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Saturday, 13 May 2017

A Brief Thought Experiement

Consider, if you will, two men each running for office in two modern Western democracies. Let's follow their paths to leadership and see what they have in common and what sets them apart. Just for fun, you understand.

Don and Jim start off being very different even to a keen observer. Don is fat, loud and brash, extremely rich and somewhat influential with the upper political echelons. He doesn't care a jot if what he says is offensive or stupid and no-one would call him a great orator. "Intellectual" is probably the last thing you'd call him, although "boring" would be another very strong contender.

Jim, on the other hand, is somewhat more slender, generally quiet, reserved and very serious. He's no pauper, but neither is he anywhere near the financial elite.  His style of speechmaking is calm and measured, perhaps a tad on the dull side. "Intellectual" might be a bit of a stretch, but he seems infinitely more well-informed and rational than Don.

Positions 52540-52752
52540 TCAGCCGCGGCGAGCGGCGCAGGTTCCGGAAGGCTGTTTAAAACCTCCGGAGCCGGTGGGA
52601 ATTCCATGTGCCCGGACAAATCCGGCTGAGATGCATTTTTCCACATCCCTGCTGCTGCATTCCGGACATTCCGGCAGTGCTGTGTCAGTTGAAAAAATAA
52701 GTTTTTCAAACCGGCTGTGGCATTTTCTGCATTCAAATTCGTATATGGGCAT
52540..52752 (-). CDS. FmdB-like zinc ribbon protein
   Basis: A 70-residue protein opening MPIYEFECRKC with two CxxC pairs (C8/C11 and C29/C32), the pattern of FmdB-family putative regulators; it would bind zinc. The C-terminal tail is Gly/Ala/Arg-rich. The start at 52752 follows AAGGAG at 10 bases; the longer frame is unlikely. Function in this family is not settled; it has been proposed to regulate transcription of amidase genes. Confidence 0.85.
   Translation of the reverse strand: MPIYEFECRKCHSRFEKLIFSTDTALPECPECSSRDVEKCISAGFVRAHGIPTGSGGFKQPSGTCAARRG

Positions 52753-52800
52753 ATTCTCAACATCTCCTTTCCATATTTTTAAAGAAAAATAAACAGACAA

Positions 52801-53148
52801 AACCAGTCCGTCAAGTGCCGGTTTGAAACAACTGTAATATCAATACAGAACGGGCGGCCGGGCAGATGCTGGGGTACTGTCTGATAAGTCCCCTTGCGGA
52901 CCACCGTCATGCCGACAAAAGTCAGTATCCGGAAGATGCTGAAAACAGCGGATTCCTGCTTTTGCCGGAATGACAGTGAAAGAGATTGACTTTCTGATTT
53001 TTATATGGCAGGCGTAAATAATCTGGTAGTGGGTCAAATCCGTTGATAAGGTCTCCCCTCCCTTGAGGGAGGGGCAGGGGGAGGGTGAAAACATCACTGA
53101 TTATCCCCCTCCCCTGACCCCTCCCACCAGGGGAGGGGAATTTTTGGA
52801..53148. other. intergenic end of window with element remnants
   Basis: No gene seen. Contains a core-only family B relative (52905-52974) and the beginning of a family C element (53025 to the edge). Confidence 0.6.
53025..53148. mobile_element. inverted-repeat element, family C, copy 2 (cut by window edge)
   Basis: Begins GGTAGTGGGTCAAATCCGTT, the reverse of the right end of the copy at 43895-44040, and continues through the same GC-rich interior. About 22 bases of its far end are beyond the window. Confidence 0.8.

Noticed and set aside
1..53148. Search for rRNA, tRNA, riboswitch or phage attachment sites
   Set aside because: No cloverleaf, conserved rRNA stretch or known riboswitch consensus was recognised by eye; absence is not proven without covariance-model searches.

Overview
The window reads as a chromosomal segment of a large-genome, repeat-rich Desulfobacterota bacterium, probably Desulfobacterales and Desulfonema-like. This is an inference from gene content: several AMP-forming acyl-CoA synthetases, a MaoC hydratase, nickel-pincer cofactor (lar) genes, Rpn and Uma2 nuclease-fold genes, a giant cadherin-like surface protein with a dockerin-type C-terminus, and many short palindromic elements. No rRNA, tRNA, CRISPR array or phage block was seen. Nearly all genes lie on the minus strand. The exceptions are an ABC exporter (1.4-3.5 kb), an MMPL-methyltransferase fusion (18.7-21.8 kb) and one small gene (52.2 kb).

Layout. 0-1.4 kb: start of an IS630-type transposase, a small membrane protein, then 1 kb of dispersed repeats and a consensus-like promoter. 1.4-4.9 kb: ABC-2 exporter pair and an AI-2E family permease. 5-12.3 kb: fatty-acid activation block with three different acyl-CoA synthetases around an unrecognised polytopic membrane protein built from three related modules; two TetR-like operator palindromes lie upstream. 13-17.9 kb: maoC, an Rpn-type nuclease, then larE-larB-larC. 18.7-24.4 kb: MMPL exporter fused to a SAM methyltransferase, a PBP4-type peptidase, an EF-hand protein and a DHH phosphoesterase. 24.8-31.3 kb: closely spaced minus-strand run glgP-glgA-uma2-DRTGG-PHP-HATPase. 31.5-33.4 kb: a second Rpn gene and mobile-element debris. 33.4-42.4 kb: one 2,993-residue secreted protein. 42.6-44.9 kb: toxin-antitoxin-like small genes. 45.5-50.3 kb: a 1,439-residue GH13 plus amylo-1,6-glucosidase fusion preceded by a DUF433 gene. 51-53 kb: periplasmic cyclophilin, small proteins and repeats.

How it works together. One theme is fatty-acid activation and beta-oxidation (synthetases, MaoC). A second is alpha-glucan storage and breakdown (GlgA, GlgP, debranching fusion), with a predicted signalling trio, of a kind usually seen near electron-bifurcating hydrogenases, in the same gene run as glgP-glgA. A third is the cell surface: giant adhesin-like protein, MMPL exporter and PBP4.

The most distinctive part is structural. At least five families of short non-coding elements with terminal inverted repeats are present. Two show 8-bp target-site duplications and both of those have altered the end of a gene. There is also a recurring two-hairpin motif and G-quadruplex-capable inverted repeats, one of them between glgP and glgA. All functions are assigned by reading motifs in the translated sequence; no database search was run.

They are not quite entirely dissimilar though. Like Don, Jim too doesn't care very much if his statements are offensive. Both are either extremely thick skinned or literally don't care what their opponents think of their policies. Both appeal to their supporters by virtue of their apparent honesty, and both are derided by their detractors as being morons. Both make statements which their supporters defend in the name of free speech. Both throw the odd tantrum, though while Don genuinely doesn't care what people think of his policies, he can't tolerate any personal criticism whatsoever.

Now Don and Jim are at opposite ends of the political spectrum. Don is far right, pro-business and anti-government. Jim is far left, pro-regulation and pro government. Don begins outside the political mainstream whereas Jim is a career politician. Don's policies are often accused of being both stupid and cruel, whereas although Jim's are often touted as stupid they are seldom if ever accused of being cruel. Both, however, are very much at the ends of the political spectrum.